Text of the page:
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Kinesio taping (KT) is used to prevent and treat musculoskeletal injuries. This systematic review examines the evidence for the effectiveness of KT in improving patient outcomes following musculoskeletal injury.
MATERIALS AND METHODS:
A literature search (October 2011) was performed using PubMed, CINAHL, Scopus, SportsDiscus, and Cochrane databases. The literature search employed the keywords "kinesio tap*" or "kinesiotap*" or "athletic tap*" and "performance" or "function" or "strength" or "activity" or "pain" or "muscle" and "athlet*" or "sport*." These searches yielded a total of 727 articles, which were reviewed thoroughly to identify suitable articles.
Six studies met our criteria and were included in this systematic review. Two of these studies examined musculoskeletal injuries in the lower extremity and reported that the use of KT did not affect outcome measures. Two studies examined musculoskeletal injuries involving the spine. Treatment with KT significantly improved pain levels and range of motion in patients with acute whiplash-associated disorders of the cervical spine both immediately and 24 hours after injury; however, the long-term results did not differ between the 2 groups. Subjects with chronic low back pain treated with KT and exercise, KT alone, or exercise alone experienced significant improvement in short-term pain, while the exercise-only group also showed significantly less long-term disability. Two studies examined musculoskeletal injuries in the shoulder. The first of these found insufficient evidence to indicate that KT decreases pain and disability in young patients with shoulder impingement/tendinitis, while the second suggested that KT may provide short-term pain relief for patients with shoulder impingement. This systematic review found insufficient evidence to support the use of KT following musculoskeletal injury, although a perceived benefit cannot be discounted. There are few high-quality studies examining the use of KT following musculoskeletal injury.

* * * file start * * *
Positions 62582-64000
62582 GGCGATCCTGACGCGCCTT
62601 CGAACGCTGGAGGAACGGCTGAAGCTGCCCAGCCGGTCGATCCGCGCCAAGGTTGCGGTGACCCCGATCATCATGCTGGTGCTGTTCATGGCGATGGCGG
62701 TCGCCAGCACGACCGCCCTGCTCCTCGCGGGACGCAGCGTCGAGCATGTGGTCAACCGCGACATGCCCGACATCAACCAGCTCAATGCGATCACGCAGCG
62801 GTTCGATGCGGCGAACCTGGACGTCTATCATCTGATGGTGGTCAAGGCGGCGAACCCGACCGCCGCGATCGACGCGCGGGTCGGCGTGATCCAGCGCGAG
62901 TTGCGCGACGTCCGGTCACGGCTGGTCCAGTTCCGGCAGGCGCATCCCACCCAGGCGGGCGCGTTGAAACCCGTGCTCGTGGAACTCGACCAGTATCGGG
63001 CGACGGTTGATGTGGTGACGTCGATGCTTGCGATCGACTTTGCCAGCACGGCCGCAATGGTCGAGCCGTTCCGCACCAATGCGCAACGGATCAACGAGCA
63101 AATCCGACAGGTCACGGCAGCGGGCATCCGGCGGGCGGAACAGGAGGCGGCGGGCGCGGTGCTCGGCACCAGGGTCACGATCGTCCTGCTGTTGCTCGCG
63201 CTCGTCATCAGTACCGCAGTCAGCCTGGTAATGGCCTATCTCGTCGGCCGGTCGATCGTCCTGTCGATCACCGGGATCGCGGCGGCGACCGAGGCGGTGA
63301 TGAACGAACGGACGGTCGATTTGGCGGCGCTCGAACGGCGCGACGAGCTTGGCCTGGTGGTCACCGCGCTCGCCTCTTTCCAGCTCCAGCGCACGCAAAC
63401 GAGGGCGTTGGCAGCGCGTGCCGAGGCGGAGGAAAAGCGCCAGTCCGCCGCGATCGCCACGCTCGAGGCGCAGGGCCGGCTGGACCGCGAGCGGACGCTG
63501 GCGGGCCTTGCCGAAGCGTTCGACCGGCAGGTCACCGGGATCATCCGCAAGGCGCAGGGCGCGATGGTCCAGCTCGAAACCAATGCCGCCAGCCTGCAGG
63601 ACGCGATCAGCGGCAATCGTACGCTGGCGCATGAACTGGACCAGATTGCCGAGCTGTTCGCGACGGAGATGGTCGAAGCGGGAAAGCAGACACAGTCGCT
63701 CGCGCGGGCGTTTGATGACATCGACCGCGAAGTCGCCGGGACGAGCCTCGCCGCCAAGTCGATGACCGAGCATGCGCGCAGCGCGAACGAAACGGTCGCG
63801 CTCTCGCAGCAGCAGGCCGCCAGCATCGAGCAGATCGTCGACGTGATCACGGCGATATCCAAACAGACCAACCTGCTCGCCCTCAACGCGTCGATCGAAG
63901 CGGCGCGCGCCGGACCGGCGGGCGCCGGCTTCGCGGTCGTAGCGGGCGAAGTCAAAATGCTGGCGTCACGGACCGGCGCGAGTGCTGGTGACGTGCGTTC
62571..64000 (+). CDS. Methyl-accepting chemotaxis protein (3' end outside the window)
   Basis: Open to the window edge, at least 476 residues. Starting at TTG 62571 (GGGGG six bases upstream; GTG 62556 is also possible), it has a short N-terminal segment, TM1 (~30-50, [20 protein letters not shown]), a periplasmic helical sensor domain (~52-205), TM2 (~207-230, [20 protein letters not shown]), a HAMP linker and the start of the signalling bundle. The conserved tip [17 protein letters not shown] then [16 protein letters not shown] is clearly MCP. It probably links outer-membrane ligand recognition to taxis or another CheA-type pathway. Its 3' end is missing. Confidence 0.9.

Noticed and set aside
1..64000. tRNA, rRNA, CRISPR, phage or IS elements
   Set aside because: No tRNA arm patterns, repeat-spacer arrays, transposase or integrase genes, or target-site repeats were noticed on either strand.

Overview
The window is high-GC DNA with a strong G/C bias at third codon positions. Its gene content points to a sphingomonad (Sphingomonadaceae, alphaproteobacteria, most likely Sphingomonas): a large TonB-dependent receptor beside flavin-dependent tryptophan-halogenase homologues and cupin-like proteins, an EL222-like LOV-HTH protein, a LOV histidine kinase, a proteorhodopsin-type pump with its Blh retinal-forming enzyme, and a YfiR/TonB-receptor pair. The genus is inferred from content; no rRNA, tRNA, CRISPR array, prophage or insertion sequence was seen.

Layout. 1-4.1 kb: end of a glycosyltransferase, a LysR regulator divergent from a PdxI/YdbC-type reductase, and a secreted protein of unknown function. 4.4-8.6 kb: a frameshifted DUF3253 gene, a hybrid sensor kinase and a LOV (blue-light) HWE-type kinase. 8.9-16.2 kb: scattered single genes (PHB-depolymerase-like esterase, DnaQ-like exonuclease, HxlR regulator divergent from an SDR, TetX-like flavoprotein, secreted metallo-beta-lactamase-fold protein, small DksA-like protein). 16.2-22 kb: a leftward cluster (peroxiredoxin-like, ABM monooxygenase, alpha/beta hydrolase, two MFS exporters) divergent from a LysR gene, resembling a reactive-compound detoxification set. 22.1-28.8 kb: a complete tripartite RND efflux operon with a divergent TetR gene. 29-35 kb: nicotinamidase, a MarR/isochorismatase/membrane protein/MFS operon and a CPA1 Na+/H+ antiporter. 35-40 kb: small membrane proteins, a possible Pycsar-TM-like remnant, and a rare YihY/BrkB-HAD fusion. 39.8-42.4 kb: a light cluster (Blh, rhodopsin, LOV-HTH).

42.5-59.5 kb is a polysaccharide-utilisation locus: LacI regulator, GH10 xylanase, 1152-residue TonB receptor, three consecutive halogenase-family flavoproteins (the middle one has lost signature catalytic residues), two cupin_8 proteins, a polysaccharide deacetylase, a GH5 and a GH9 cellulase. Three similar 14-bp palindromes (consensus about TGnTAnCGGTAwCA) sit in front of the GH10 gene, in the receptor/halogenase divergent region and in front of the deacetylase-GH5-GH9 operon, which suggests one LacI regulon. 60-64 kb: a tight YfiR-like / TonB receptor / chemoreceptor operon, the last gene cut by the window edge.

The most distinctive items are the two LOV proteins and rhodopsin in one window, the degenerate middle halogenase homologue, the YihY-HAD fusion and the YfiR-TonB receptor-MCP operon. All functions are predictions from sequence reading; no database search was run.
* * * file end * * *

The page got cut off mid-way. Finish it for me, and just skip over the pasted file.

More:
In this systematic review article, we assessed the effects of therapeutic Kinesio Taping® (KT®) on pain and disability in participants suffering from musculoskeletal, neurological and lymphatic pathologies. Four online databases (CINAHL, Cochrane Library, MEDLINE, PEDro) were comprehensively searched from their inception through March 2012. The initial literature search found 91 controlled trials. Following elimination procedures, 26 studies were fully screened. Subsequently, 12 met our inclusion criteria. The final 12 articles were subdivided according to the basic pathological disorders of the participants' musculoskeletal (N.=9), neurological (N.=1) and lymphatic (N.=2) systems. As to the effect on musculoskeletal disorders, moderate evidence was found supporting an immediate reduction in pain while wearing the KT®. In 3 out of 6 studies, reduction of pain was superior to that of the comparison group. However, there is no support indicating any long-term effect. Additionally, no evidence was found connecting the KT® application to elevated muscle strength or long-term improved range of movement. No evidence to support the effectiveness of KT® for neurological conditions. As to lymphatic disorders, inconclusive evidence was reported. Although KT® has been shown to be effective in aiding short-term pain, there is no firm evidence-based conclusion of the effectiveness of this application on the majority of movement disorders within a wide range of pathologic disabilities. More research is clearly needed.